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An extension could add £30,025 to the value of your Doncaster home

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As our families grow bigger the need for more space, be that bedrooms or reception rooms, has grown with it. Also, as our older generation lives longer and nursing home bills continue to rise quicker than a rocket on the 5th of November  (the average nursing home bill in the area being £534.58 per week) many families are bringing two households into one larger one.

So, should you move somewhere larger, or extend your Doncaster property to make it large enough for you and your family? In some circumstances the choice has been made for you. If you live in an apartment with no garden, there isn’t much of an opportunity of making it larger. But if you have a house with a garden or an attic with sufficient headroom, extending your home becomes a real prospect.

Even if it makes more sense to extend or move, the choice hangs on a number of different dynamics – your future plans, money (both saved and access to finance), in what way you are emotionally attached to your home, the particular area of Doncaster you live in and finally, the type/style of house you prefer.

Interestingly, the average British home is 968 sq.ft, which as you can see from the table, is in the middle of developed nations when it comes to the size of a property. Of the 1.11m homes sold in 2016 in England and Wales, the average floor area of the houses was 1,119 sq.ft – that’s about an eighth the size of an Olympic sized swimming pool. Apartments averaged 530 sq.ft that’s just over ten times bigger than an average garden shed. Looking at apartments and houses together, the average size of properties sold in England and Wales 968 sq.ft  – are slightly smaller than the European average, and much smaller than households in the US.

So back to the question in hand.. extending does mean you will have a lot of inconvenience whilst the work is being carried out. The location of your Doncaster property, the quality of construction, what type of room(s) you want to add, your plot, neighbouring building lines, planning regulations and the overall demand for your type of Doncaster home, will make a vast difference to the financial repercussions of extending versus moving.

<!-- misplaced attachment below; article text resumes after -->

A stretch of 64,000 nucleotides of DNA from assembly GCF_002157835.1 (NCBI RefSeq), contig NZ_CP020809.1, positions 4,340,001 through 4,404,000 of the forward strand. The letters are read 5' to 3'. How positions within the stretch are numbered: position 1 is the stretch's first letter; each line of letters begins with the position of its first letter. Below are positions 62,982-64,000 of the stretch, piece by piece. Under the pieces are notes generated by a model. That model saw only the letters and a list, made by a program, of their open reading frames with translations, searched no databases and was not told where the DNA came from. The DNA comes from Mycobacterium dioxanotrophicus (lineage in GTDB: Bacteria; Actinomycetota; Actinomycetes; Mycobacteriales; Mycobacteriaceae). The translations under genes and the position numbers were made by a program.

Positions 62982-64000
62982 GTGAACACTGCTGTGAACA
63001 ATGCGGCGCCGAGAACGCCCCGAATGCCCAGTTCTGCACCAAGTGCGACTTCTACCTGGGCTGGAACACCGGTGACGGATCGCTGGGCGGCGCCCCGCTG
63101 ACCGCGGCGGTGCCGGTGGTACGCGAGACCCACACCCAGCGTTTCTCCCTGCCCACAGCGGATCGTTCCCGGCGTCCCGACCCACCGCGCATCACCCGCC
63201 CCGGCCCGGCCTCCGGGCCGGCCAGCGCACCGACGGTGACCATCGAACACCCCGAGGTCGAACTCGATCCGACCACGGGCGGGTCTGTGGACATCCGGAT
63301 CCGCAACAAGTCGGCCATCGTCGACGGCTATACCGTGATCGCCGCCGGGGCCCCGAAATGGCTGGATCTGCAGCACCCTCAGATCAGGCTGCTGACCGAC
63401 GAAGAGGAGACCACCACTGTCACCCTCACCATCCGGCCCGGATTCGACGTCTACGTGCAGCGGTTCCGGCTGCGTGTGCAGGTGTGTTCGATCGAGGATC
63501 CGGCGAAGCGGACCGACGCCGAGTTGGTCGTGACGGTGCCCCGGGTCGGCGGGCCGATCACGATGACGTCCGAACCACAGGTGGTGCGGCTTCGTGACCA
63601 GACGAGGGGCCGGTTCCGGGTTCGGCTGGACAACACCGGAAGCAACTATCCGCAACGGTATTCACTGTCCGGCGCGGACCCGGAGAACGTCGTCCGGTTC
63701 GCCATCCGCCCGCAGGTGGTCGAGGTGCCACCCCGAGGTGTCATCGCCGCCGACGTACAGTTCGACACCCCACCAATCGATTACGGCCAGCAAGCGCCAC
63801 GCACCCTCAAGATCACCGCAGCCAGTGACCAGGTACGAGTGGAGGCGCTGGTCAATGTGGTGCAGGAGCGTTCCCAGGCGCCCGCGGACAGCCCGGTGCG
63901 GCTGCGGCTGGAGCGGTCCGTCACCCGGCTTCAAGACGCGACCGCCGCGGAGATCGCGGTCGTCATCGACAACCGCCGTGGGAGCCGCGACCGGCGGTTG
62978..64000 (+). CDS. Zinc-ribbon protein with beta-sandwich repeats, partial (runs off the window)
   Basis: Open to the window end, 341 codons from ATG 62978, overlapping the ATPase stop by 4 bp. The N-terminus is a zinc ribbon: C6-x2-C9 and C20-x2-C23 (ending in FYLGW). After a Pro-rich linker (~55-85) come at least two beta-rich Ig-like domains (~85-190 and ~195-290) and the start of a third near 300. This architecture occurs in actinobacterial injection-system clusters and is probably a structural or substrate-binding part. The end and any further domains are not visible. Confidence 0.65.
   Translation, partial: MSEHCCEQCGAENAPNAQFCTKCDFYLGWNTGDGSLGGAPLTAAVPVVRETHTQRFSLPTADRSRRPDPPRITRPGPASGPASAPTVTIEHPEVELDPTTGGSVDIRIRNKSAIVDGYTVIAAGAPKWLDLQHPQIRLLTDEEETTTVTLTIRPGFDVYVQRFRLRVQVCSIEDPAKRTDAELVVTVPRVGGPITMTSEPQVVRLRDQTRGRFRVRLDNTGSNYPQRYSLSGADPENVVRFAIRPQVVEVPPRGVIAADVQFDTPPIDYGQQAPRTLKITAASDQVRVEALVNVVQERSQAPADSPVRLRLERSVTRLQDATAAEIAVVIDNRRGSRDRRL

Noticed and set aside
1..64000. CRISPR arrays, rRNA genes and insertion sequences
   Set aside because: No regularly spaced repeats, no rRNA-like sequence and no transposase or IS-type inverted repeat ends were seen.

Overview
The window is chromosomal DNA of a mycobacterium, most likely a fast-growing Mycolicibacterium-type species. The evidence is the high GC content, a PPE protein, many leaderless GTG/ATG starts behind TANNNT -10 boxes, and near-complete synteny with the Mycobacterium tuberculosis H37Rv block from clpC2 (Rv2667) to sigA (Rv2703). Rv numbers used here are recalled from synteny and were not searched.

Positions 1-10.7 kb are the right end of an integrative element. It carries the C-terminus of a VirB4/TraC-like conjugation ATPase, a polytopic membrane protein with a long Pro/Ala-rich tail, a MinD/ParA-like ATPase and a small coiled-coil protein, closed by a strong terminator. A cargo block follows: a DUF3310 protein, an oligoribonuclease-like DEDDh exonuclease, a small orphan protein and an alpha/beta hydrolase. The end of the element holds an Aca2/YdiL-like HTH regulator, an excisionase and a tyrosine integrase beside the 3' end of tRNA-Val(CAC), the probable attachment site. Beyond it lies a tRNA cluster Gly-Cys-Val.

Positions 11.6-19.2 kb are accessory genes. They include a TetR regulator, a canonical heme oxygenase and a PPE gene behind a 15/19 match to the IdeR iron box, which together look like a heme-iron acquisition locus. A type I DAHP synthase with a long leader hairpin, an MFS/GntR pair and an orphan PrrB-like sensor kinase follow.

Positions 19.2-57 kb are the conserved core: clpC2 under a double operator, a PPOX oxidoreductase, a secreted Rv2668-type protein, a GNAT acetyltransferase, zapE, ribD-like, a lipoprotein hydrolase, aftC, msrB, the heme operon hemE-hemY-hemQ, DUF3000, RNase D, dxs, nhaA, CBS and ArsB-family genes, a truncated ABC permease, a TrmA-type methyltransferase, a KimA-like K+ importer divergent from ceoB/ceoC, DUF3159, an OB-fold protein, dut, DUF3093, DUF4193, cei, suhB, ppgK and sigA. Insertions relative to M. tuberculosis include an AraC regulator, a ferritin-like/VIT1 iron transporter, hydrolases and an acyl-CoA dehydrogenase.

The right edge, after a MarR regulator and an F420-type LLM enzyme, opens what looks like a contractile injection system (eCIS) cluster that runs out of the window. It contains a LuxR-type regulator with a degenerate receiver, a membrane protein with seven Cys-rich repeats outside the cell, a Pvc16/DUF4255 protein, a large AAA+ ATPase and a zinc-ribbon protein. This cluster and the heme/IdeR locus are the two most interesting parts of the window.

A medium-sized 270 sq.ft single storey extension (say around 17ft x 16ft) will add on average £30,025 to the value of a property in Doncaster

It’s important to note the end result of the extension needs to be a sensible and realistic home. A two bed semi-detached house extended to a four bedrooms with no lawn or driveway, or a home with outsized reception rooms downstairs and miniscule bedrooms upstairs, could be problematic if  and when you come to sell your home in the future. Irrespective of whether your strategy is to live in your extended home for a long time, you will want to side-step outlaying a lot of money on costly building work that will make it tougher to sell.

In terms of what it would cost to build an extension, you can expect to pay on average between £140 to £200 per sq.ft, depending whether the extension is a single or double storey extension and other factors including finish and type of extension (note – I have seen it cost a lot more than these figures – so please speak with a builder) … So taking a mid line figure, that same 270 sq.ft extension on your Doncaster home would cost on average £55,080.

However, moving means there are substantial costs incurred – Estate Agency fees, Removal Van, Survey Fees, Legal fees and Stamp Duty on the property you are buying. Neither option is the obvious choice and comparing the costs of extending your Doncaster home to that of moving is not a stress-free undertaking.

How realistic each option is will probably come down to one thing .. your mortgage provider. You will need a considerable sum of equity in your Doncaster home before you can think of increasing your mortgage more, because most lenders will require you to have at least 10% to 20% equity left in your property after the extension or move has been done.

The best advice I can give .. don’t assume anything …. get advice and opinion from builders, mortgage brokers, architects, mortgage people and of course… an agent. Look at your options and make an educated decision with all the superficial and objective facts in front of you.

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Buy to let deal of the day

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Our buy to let deal of the day is here. Natalie is in Old Rossington, outside a 2 bedroom flat for sale on the market with Portfield for £45,000. Rental income is £400 pcm which gives you a yield of 10.6%. This is a first floor flat and a excellent opportunity. The link to the property is below as is the video. Make sure you keep a eye on our YouTube to see our buy to let deals throughout the week.

http://www.rightmove.co.uk/property-for-sale/property-70878680.html

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Buy to let deal of the day